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Kara Goucher, is running Saturday's half marathon in Duluth, Minn.

Carlos Gonzalez, Star Tribune

For Kara Goucher, it's home, then London

  • Article by: RACHEL BLOUNT
  • Star Tribune
  • June 16, 2012 - 8:23 AM

There once was a time when Kara Goucher could not fathom why anyone would want to run 26.2 miles. During her childhood in Duluth, she handed out water to the staggering hordes who made it to the 23-mile mark of Grandma's Marathon, and she remembered seeing her aunt and uncle limping for days after finishing the race.

It seemed crazy, Goucher recalled Friday -- and she felt certain she never would try it herself. She still has not run Grandma's, but she returned to her hometown this week to prepare for the ultimate race at the distance: the Olympic marathon. After making the Olympic team in January, Goucher chose to run Saturday's USA half-marathon championships -- which begin 90 minutes before Grandma's Marathon -- as her final tuneup for the London Games.

Nearly 16,000 runners will participate in Grandma's Marathon, the Garry Bjorklund Half-Marathon and the USA championships, which follow the final 13.1 miles of the Grandma's course from Two Harbors to downtown Duluth. Goucher could have competed instead at the U.S. Olympic track and field trials at the end of this month, but she could not resist the allure of coming home.

"I wrote a letter on behalf of Grandma's Marathon a couple of years ago to help them get this championship,'' said Goucher, who competed in the 2008 Olympics in the 5,000 and 10,000 meters. "I promised my family if I made the Olympic team, I would race here.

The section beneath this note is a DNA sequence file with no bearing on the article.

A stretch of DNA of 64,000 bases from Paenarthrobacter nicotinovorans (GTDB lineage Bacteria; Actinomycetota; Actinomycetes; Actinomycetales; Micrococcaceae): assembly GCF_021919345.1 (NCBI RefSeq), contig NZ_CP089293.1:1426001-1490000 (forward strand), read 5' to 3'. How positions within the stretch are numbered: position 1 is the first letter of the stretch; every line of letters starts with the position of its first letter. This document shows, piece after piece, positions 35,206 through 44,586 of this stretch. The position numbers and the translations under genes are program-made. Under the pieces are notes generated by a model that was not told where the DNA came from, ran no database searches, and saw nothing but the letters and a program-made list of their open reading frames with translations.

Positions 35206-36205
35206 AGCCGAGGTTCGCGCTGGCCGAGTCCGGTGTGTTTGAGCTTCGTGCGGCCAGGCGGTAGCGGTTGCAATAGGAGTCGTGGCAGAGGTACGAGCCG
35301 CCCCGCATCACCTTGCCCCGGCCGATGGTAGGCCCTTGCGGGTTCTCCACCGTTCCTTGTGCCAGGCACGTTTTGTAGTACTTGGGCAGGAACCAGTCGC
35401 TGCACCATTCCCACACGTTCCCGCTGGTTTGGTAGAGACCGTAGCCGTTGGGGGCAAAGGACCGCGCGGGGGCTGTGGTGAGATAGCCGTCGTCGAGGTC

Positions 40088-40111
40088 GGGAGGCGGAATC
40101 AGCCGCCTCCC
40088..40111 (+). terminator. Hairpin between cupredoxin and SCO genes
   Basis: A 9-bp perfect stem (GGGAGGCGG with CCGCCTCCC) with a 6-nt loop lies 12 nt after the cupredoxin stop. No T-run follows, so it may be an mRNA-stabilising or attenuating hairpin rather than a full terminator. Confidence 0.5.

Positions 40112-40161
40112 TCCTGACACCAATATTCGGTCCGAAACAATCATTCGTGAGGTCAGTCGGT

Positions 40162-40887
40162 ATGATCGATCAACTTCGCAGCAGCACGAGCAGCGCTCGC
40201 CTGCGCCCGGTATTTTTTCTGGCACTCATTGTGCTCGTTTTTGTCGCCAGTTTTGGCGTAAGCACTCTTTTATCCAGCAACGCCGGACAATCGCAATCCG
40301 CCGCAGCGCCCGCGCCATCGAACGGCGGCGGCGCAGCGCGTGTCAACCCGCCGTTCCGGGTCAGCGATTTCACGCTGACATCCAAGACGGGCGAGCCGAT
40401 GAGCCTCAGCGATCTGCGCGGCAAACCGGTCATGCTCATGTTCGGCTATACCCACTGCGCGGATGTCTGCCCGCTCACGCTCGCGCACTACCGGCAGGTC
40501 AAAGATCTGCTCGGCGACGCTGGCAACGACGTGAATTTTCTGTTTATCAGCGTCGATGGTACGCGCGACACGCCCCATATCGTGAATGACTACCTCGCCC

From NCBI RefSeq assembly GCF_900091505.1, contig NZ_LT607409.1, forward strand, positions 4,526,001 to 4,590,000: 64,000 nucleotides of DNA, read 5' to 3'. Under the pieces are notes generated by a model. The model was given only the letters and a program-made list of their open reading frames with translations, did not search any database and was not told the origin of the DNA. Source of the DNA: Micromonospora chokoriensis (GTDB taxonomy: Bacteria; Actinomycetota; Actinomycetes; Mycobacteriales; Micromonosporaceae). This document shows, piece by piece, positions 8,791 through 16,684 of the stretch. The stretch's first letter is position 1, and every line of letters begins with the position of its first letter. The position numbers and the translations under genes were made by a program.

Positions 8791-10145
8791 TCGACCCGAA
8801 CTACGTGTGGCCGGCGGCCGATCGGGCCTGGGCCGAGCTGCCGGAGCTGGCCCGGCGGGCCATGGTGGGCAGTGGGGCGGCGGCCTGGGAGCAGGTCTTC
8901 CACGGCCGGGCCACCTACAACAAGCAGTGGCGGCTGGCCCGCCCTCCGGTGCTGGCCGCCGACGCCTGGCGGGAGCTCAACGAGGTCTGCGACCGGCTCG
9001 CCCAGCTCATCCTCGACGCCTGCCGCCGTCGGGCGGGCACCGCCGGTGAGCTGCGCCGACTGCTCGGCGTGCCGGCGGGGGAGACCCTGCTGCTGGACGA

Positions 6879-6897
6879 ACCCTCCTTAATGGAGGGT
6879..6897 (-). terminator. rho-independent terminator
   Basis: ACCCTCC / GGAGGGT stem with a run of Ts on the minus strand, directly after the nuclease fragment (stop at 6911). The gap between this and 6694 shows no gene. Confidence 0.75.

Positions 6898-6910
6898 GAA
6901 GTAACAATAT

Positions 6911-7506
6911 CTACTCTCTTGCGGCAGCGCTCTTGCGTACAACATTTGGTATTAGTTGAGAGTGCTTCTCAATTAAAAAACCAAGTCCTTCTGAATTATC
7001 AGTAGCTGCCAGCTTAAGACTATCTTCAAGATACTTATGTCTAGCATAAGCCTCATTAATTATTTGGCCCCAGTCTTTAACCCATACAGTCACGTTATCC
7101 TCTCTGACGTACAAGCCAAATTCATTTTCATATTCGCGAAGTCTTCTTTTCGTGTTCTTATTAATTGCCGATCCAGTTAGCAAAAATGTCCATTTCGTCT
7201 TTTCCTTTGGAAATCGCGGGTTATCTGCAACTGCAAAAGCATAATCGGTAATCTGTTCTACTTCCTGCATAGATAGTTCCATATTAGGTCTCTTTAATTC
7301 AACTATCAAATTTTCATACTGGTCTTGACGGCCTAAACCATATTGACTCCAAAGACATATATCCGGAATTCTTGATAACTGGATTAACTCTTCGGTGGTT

"In the last two weeks, my speed has been starting to come back, and my coach said he thought I would be tough to beat at the Olympic trials. But there really was no choice. This is a chance I didn't know if I'd ever see in my career."

Goucher, 33, arrived in Duluth on Wednesday. She has been staying with her mom, Patty Wheeler, and hanging out with family and friends. Her husband, Adam Goucher, and their 21-month-old son Colt also made the trip to her hometown, where she will compete for the first time since her senior year at Duluth East.

Thursday night, she ran the last 4 miles of the Grandma's course, feeling fit and strong over that familiar path. She has recovered from the hip injury that hampered her last year and is flourishing in her new training group in Portland, Ore. Last October, Goucher joined forces with coach Jerry Schumacher and training partner Shalane Flanagan, a longtime rival and fellow 2012 Olympian in the marathon.

Though she doubted her fitness before the Olympic trials, she finished third in a time of 2 hours, 26 minutes, six seconds to make the team. Since then, her continued improvement has made her feel like her old self. That's given Goucher confidence, considering what she's achieved in her short marathon career. In 2008, she finished third in the New York City Marathon in 2:25:53, the fastest debut ever by an American woman, and she set a personal record of 2:24:52 in a fifth-place finish at the 2011 Boston Marathon.

Goucher isn't expecting to beat her personal best of 1:06:57 in the half-marathon Saturday. She said she is nervous for two reasons: She wants to prepare herself properly for London, and she wants to perform well for the hometown crowd.

That means her head will be fixed firmly on business, even though her heart could not be happier.

"There's a part of me that wants to wave to everybody on the course and shout out to my grandparents,'' she said. "But I'm not. I'm going to wear my sunglasses and shut everybody out, because this is really important.

"The next time I lace up will be in London, so I need to make it count. I feel super nervous. But there's no place I'd rather be right now than right here in Duluth."

Kipyego out

Christopher Kipyego of Kenya, who won Grandma's Marathon last year and finished second in 2010, withdrew from the race Friday morning. Kipyego sent an e-mail to race officials citing "unavoidable reasons."

Five of the top 12 seeds in the men's field will not compete because of injuries, travel difficulties or training setbacks.

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